Taa nani, naf ma tor ɗaami ndee si tyaak a lef ɗaami, naf ma ɗaami sin a shitayi, kwa – mma si shitai miis ka’ ti kurkwil a hai. Ɓiil gbum gbum, si waan mmis ɗaam, mama si walan a tori a kaswa a fa wa’ ko mmis a fuk, si nggyaa’is yish ti ɗam mama si mbaa ti ɗaam ma tori sai kwa. Andai ɗes, si kwis ti ɗaam ma gonjong mama si gwaan la kyani. Si nii wa’, ɗaam ma naf ma mamot mi. Wa’ motan tima ti hek naf ma ɗaami mu yet ti a yish ta ɗaami. Ahun, mma si kai ko, si gon ɗaami, nai si wop a wan ta mburai, si faris shir, si damai hai tawe, si ku si shu a yish – ka ndok wa’ ɗama ɗiin a niyis.

The sewing machine

In Ron land, the sewing machine, too, caused a lot of trouble, when it first appeared. Before its arrival, people only bought ready-made clothes in the local markets. They did not know how the clothes were sewn and what the sewing machine looked like. Some people took it to be a kind of bicycle, since it was called Keke (‘bicycle’) in Hausa.

When the sewing machine first appeared in the Ron land, a certain Ron man bought a piece of cloth and took it to the tailor. The tailor, an Ibo man, took the man’s measurements and told him to come and collect the clothes the next day. But the man wanted to wait until he had finished sewing it.

So the tailor asked the man to sit down and wait. Then he took his scissor and cut the cloth. When the man saw this, he became annoyed and asked the tailor what the hell he was doing. The tailor was surprised about the man’s reaction. The man asked him: “Why did you cut my cloth into pieces?” The tailor replied: “But that is how it is done!”. The man would not believe anything like that.

He threatened to take the tailor to court, unless he would pay him the piece of cloth he had torn. He was also suspicious of the tape with which the tailor had taken the measurements. When the tailor told him that he had only measured him with it, he wouldn’t believe it. He had expected that the measurements would be taken with the cloth, not with the tape.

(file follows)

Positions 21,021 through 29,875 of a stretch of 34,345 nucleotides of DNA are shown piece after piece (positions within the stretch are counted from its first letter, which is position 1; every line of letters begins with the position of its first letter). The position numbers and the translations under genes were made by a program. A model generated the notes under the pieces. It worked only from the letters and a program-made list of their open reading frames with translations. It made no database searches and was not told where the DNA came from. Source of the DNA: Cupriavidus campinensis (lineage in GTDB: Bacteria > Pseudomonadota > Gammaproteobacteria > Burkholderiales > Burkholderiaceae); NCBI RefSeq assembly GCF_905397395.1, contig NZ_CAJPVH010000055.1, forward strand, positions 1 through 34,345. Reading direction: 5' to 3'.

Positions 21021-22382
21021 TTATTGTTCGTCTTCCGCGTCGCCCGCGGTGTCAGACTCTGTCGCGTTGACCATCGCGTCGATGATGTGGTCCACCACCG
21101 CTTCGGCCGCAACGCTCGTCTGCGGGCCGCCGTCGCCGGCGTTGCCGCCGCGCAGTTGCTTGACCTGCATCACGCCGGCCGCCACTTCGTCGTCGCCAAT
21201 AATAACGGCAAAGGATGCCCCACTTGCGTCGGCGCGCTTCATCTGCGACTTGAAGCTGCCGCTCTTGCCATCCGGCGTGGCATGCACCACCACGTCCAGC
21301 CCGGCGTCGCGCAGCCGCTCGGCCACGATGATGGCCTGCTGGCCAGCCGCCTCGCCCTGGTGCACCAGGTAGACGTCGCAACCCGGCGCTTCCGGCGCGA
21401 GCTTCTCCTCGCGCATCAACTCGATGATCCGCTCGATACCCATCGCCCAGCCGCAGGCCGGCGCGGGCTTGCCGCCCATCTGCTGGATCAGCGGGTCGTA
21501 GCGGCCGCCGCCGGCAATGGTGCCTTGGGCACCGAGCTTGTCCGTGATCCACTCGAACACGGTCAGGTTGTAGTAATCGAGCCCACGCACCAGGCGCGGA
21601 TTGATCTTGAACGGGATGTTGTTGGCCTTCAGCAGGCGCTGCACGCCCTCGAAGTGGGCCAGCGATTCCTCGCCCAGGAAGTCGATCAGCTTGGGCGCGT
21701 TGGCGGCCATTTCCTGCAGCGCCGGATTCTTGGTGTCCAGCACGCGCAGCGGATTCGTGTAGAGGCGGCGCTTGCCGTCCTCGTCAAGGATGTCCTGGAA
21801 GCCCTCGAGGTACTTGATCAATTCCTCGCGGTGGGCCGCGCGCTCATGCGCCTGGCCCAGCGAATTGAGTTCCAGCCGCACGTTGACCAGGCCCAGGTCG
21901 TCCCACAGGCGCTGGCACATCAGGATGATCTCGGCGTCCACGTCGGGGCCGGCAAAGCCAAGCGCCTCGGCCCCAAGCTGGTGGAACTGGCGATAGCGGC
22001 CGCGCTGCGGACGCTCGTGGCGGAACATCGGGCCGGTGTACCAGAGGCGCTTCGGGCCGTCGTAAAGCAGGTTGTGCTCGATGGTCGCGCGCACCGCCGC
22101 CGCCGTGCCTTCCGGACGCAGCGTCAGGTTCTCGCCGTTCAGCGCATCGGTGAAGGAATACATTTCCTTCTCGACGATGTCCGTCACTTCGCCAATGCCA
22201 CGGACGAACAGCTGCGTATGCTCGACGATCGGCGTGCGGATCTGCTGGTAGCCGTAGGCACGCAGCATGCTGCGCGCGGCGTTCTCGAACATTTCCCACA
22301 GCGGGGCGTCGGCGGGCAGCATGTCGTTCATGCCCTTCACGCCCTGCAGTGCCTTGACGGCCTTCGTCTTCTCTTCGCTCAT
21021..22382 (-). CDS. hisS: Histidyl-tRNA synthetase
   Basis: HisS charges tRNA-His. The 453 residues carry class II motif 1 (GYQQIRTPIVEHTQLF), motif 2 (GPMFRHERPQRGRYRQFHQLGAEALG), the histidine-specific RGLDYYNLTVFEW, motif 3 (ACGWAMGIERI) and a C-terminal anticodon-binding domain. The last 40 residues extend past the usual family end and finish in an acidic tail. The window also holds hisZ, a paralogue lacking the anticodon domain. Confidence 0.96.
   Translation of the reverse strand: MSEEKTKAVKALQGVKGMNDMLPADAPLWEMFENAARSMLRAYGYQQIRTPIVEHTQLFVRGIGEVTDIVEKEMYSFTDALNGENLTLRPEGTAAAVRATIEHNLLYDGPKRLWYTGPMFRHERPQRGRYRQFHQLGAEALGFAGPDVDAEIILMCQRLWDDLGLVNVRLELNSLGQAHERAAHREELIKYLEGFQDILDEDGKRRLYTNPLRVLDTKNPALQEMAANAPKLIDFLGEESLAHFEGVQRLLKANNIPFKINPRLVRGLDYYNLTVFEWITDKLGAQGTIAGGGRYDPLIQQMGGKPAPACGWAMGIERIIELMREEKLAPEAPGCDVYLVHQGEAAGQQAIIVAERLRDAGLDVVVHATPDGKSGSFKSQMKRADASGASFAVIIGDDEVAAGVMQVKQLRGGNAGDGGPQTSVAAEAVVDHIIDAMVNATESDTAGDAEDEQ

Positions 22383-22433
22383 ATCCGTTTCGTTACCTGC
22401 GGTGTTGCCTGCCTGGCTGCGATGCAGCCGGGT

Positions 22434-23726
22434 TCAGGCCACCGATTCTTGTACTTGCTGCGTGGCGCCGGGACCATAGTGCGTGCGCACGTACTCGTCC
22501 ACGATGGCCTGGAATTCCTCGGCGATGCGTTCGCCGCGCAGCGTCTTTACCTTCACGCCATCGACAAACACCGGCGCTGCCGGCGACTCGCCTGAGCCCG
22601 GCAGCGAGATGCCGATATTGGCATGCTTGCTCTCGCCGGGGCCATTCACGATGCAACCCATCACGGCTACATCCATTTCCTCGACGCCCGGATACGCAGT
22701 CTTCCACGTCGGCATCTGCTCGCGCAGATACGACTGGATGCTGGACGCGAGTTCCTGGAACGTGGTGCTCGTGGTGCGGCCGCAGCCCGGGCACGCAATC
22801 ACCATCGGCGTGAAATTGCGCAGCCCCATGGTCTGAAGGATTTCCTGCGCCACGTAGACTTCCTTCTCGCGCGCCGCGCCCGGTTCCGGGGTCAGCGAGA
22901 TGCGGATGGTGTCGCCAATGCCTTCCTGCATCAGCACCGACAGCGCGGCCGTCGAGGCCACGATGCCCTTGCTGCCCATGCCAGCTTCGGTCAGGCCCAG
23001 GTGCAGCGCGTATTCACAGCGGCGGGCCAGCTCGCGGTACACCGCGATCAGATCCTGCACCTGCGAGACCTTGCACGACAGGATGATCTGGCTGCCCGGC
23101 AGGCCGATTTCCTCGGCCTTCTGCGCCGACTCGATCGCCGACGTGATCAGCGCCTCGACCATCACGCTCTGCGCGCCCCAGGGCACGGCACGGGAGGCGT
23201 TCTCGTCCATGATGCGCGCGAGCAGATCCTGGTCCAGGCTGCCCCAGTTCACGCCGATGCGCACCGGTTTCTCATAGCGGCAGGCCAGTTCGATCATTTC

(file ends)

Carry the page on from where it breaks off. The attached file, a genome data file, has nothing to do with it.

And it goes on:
Other people gathered at the tailor’s shop when they hard them quarreling. They had to stand by until the tailor had finished sewing the man’s clothes and the man had paid him. Afterwards, the man immediately went to a native doctor to find out whether his second self had been harmed by the tailor’s tape.

After this incident, tailors never again cut the cloth in presence of their customers – unless they already knew about the sewing machine. On the other hand, some people only buy ready-made clothes, in fear of the measuring tape.

In the same way, some people suspect second-hand clothes sold in the markets. They fear that if these are clothes of dead people, the disease which killed the former owner may still be inside the clothes. If they still buy it, they will at least ask a native doctor to remove any disease found in it before they will wear it.

More stories by Mafulul Lek dealing with the conflict between traditional and modern life:

The wrist-watch used as oracle


A Rolex wrist watch (Photo: Wikimedia)

Would you think that a wrist watch (the type with hands, not the digital type) could be used to divine? Here is another funny story Mr. Mafulul Lek from Daffo told me in 1992. Continue reading